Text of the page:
a photograph of the School Children of Bardsey. The teacher is Mrs
Murray Williams, sister of the late missionary, Lucy Murray.
is known as the Island of the Saints, thousands of pilgrims have flocked
there over the centuries and many were buried on the island in olden
get to the island by boat from Aberdaron, a village in the west of the
County of Caernarfon. On the southern tip of the island stands the
lighthouse which guides mariners in stormy weather and at night.
we asked the young boy to the right of the photograph what he wanted to
be when he grew up he replied; “I want to be a Captain of a big
ship”. It’s good to have ambitions and aim high. Let’s hope that
one day William will command one of the Great Liners, that he sees
passing by his island home.
are seven farms, four other houses, a school, a chapel and the
minister’s house on the island. The minister is the Rev Edward Evans,
BA, who spent many years as a missionary in Nigeria, West Africa.
a beautiful photograph of the children at the cove watching the
visitors, landing on the
month the children receive the ‘SORFA FACH’ (Sunday school
publication) and it makes the rounds until everyone has read it. The
children of the island read every book that is sent to them from the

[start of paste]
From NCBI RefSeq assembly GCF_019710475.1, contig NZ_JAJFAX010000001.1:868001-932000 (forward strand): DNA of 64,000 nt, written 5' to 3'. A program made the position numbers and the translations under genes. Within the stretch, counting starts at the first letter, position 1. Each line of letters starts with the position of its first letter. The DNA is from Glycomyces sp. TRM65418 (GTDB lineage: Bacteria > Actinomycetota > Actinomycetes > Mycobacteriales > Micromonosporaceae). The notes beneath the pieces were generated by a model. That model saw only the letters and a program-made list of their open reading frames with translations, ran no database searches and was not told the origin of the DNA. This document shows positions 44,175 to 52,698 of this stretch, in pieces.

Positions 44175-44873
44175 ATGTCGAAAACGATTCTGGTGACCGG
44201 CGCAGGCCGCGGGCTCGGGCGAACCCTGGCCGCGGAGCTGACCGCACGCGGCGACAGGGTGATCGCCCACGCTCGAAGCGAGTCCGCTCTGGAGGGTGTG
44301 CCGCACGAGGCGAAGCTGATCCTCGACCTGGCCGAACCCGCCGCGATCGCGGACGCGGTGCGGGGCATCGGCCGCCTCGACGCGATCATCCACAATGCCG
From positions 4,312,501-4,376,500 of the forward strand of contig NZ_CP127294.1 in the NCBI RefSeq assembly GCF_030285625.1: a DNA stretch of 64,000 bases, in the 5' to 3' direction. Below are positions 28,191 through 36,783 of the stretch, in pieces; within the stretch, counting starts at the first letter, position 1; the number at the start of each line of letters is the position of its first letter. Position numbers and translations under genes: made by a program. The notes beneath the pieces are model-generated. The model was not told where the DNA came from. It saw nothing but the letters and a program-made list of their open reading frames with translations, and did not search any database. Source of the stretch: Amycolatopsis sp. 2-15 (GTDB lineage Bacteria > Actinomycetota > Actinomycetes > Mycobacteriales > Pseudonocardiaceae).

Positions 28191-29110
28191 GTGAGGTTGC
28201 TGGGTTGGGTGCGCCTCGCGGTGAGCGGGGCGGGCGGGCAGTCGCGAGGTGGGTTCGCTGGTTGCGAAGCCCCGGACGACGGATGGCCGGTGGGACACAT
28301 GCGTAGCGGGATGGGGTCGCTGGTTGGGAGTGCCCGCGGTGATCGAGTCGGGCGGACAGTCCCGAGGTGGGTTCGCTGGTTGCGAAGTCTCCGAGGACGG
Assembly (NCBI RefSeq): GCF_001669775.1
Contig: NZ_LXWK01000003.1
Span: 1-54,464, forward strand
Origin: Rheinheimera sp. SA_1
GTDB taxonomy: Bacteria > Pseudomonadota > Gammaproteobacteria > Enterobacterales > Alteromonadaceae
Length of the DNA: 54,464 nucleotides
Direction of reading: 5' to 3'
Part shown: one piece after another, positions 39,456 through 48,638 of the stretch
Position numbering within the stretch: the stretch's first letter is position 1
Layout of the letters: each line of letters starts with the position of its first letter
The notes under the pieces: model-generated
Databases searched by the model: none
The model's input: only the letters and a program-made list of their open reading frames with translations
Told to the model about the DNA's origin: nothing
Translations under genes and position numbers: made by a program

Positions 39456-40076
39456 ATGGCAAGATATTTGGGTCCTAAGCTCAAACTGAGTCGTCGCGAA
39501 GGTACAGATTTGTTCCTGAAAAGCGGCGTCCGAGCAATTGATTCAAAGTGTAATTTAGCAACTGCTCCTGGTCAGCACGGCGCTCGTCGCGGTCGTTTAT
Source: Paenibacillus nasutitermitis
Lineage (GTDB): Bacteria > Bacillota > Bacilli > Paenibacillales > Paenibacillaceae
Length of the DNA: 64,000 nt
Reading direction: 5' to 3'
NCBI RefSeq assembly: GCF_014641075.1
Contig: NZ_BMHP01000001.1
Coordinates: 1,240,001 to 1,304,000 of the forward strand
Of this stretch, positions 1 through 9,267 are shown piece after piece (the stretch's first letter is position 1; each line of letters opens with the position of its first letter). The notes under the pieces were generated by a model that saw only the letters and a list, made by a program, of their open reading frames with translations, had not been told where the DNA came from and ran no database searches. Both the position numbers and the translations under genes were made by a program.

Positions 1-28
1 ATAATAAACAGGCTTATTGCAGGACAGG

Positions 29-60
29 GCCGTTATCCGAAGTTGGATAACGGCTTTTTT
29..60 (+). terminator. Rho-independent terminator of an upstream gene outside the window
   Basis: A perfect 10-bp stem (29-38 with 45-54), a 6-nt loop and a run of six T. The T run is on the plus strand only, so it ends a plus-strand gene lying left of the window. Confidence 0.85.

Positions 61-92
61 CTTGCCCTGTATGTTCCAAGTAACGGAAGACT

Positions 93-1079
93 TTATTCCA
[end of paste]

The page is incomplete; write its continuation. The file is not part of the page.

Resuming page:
County Library, and they would dearly love to have more Welsh books.
Margaret Lloyd George was kind enough to donate a harmonium to the
children to help them with the singing, and Mr Lovatt, from London has
presented them with a wireless set. Mr Talmage Davies from Cricieth has
always taken a keen interest in the children of Bardsey and over the
years has sent them many
gifts, and this year he spent his holidays with them. I wouldn’t be
surprised if they didn’t make him the ‘King’ of Bardsey. If you
have any books or gifts you would like to send the children of Bardsey,
they would be most grateful to receive them. And should you decide to
take your holidays on Bardsey, you’d be assured of the best welcome
you’d ever experience.
J Bennett Williams, BA, Cricieth, from ‘Trysorfa’r Plant’ January